Superman’s origin story is one of the most well-known stories in pop culture. Almost everyone on the street knows the basic details of his beginning. Dying planet, desperate scientists, loving farm couple, leads one to become Superman. The story has been re-told so many times, that many people prefer just to skip it.
Action Comics #5 is the DC New 52 version of his origin story, and it has all the familiar elements. Jor-El, Martha and Jonathan Kent, and even the Legion of Superheroes all make an appearance.
The exception of this re-telling is that it was written by Grant Morrison and complimented with dynamic art by Andy Kubert. This re-telling is anything, but stale. Action Comics #5 turns everything old new again by making Superman’s origin exciting, epic, and engaging.
When re-telling an old story, one can add a new element to it by simply switching the perspective of who tells the story, which is exactly what Morrison does. We get to see the origin through the eyes of a character that has never been voiced before in any version of the Superman mythos. We get to see the Superman origin through the perspective of his ship, the one that flew him to Earth.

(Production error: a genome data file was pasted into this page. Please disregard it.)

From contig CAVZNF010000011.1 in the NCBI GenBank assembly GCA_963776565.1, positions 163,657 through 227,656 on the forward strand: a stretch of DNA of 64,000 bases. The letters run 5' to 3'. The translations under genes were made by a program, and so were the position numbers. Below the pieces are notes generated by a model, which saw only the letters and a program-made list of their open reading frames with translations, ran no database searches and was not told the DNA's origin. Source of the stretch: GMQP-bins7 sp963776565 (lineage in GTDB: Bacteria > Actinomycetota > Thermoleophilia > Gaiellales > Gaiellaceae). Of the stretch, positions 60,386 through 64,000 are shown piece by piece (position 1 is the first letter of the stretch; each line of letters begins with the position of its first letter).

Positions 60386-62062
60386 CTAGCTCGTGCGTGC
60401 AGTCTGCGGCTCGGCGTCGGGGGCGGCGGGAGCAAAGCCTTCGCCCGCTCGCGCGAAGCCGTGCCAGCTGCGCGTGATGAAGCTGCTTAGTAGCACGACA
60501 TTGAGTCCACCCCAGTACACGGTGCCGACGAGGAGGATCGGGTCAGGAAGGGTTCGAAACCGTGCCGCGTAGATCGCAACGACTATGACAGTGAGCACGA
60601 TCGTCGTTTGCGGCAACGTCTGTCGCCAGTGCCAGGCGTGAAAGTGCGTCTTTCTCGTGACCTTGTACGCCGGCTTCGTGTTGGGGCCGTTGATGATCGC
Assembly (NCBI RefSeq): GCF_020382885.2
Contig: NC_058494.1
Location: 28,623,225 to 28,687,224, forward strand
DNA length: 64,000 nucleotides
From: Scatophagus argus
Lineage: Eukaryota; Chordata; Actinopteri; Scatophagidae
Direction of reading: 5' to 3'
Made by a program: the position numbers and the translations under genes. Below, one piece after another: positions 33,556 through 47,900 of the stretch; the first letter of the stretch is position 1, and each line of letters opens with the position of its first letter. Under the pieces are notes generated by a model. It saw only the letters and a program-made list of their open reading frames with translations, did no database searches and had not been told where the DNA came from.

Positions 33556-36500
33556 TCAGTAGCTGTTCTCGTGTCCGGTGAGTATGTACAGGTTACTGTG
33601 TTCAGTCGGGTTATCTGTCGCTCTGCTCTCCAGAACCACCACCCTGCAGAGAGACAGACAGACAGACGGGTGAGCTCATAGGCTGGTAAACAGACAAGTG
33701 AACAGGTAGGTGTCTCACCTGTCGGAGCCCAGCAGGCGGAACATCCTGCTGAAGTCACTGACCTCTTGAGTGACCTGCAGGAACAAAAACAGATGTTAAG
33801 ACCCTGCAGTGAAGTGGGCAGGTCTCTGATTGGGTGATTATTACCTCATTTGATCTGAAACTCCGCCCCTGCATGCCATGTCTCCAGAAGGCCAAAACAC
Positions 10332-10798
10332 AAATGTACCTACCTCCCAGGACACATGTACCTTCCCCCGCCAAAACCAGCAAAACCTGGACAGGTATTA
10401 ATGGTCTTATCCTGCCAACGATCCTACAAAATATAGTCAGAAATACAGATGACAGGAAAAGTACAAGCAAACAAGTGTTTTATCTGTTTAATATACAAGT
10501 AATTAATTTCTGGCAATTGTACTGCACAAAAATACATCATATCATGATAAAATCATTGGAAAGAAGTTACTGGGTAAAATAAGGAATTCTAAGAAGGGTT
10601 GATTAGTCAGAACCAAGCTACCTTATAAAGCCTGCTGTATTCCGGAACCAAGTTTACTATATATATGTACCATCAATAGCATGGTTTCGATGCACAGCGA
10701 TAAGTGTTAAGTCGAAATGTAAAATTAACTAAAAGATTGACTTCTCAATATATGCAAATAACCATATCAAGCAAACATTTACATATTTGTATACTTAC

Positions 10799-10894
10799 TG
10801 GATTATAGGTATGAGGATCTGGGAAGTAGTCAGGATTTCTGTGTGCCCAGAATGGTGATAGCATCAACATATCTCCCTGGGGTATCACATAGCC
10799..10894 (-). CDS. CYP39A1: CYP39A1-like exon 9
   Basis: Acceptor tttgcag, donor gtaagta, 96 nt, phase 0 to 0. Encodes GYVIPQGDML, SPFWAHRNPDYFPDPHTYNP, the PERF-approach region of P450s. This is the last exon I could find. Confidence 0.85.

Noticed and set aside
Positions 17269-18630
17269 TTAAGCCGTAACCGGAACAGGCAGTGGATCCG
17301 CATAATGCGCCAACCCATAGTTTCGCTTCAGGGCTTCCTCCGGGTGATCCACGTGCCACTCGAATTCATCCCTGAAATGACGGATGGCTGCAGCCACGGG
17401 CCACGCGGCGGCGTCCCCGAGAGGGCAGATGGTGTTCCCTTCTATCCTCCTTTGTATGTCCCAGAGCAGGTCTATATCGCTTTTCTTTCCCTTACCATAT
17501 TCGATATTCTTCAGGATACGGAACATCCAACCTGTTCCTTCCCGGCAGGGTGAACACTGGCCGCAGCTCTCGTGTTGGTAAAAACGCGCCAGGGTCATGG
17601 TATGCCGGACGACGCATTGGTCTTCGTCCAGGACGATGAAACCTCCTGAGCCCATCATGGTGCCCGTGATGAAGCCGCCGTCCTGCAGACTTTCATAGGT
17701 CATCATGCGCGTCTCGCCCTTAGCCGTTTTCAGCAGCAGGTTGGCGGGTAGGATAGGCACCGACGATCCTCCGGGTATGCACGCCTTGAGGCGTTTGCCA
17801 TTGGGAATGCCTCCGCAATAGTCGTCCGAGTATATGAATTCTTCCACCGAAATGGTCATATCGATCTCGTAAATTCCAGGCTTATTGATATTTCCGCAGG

In Morrison’s origin, Superman’s ship has A.I., and it generally cares for the young Kal-El. Its dialogue comes off as alien and machine like, but through the small paragraphs of prose, the ship expresses its duty to carry out its mission. It’s this fresh element that truly makes Krypton for the first time ever truly alien, and not just an Earth-like copy.
This story intercuts that story with the tale of Jonathan and Martha Kent. We learn more depth to their story through the back-up story in this issue. It’s a sad, heartbreaking tale of a loving farm couple that desperately wants to have children, spending their life savings on in vitro fertilization and adoptions, only to have each one fail. This just makes their finding baby Kal-El all the more poetic.
Morrison doesn’t stop there. He adds one more element to this story, time travel. The issue ends with the Legion of Superheroes and a future Superman failing to stop the theft of his ship from the Fortress of Solitude. In their new costumes, designed by Andy Kubert, the Legion of Superheroes has never looked this cool. Like the best mysteries of serialized television shows, this time travel mystery gives the origin story a cool, epic twist that it has never had before.
Action Comics #5 continues to be the best book of the DC New 52. Grant Morrison weaves a modern day Superman tale that is not dated but cool and epic. It is one of the few comic books that I look forward to each month. You are doing yourself a disservice if you are not reading this book. When the next issue blurb reads, “When Superman Learned to Fly,” how can you not read it?
Action Comics #5 Grade: A+